My advice would just be to READ very carefully
through all the STEPS. It’s very easy to get confused if
your are just excited about it and are
trying to finish as soon as possible.
You’ve been warned! If you need the “roots” give the tutorial a shot. Enjoy! More →
If you’ve got yourself a Motorola DROID 2, and are itching for some root user action, look no further. Sebastian Krahmer has come up with a method that will get you the # you desire on your shiny, new D2. The process doesn’t look like one of the easiest we’ve ever seen, but should be doable by those that are worthy of a rooted device. The full instruction set is sitting over at XDA. Hit up the read link and let us know if you have any luck. More →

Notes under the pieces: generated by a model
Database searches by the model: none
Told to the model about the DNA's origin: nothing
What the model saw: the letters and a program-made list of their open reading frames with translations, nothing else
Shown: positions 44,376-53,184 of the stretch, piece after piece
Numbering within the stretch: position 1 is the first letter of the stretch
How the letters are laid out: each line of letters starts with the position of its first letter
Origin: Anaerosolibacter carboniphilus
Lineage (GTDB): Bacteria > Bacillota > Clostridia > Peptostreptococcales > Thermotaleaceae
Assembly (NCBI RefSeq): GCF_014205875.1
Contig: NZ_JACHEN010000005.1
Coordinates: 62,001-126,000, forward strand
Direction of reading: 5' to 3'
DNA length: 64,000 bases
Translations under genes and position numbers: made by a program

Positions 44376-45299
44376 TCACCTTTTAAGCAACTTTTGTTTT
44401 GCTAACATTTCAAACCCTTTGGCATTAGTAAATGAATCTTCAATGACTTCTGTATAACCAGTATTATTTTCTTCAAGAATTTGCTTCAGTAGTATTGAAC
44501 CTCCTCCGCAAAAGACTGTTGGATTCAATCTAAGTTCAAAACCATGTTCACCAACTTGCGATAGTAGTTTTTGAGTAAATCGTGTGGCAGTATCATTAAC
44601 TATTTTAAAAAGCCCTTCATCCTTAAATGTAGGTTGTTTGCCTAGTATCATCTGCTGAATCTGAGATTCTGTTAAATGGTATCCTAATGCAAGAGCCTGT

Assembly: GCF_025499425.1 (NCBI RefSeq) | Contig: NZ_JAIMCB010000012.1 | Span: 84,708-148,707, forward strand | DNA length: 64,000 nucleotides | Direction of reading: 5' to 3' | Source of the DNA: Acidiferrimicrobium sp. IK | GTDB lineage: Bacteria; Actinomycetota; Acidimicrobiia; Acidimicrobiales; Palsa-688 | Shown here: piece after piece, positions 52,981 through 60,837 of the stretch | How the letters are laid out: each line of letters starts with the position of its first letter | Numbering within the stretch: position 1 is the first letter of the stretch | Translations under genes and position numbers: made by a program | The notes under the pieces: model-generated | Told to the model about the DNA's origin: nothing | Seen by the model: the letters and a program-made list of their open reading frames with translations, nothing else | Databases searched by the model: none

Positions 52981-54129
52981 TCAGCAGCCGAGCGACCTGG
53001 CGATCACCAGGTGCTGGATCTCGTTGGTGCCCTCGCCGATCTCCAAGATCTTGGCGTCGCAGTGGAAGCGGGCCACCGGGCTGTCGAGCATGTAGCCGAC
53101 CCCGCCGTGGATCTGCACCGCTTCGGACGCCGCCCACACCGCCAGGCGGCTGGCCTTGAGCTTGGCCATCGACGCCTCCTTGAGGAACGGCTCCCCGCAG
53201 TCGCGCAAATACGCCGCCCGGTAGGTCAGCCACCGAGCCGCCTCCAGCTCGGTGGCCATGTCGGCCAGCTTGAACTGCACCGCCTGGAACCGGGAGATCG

The folks over at alldroid.org have posted a note in their forums claiming that Android tweaker extraordinaire “Birdman” has successfully booted a stock DROID X into a custom recovery state. The post reads:
Using a hack discovered by the folks who’ve done all the work on the Milestone, birdman has booted a custom recovery on his handset. The process is labor-intensive and dangerous if you’re not prepared to recover from a bricked device (and technically this bricks the device since you can’t reboot into Android at this moment), but it’s a sucessful proof of concept.
Right now he’s working on getting ADB up so we can further investigate what it will take to get a fully functional recovery working (that will also allow reboot back into Android).
From there the focus will move to a more robust recovery and discovery if/how we can do Nandroids and/or write a new /System image (like Froyo).